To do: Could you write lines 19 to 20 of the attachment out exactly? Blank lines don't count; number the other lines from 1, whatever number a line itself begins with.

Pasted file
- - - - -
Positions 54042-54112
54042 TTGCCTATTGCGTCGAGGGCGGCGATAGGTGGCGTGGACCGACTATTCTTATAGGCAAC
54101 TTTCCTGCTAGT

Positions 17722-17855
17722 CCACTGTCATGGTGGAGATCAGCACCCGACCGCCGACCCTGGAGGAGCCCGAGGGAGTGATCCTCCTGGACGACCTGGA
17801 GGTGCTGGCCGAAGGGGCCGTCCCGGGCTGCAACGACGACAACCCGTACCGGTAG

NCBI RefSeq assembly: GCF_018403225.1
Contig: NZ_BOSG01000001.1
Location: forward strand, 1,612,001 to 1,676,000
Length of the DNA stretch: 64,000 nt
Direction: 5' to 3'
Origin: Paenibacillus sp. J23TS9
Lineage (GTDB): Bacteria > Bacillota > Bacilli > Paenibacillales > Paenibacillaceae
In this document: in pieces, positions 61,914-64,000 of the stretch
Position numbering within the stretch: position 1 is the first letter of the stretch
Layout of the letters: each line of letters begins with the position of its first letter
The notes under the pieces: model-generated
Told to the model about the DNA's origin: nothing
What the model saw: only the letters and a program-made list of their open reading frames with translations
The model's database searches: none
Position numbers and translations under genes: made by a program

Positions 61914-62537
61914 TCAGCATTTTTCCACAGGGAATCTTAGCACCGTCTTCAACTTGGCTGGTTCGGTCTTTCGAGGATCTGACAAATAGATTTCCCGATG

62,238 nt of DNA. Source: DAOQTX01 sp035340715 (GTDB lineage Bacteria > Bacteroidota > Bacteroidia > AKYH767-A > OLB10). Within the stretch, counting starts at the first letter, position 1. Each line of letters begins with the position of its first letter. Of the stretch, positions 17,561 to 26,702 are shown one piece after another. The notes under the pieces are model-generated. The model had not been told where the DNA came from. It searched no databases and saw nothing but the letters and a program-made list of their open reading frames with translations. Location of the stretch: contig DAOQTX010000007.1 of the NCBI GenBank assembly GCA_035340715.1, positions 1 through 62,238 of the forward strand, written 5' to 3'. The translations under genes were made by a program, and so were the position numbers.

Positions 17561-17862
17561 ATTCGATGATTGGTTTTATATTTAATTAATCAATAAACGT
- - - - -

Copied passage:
What the model saw: only the letters and a program-made list of their open reading frames with translations
The model's database searches: none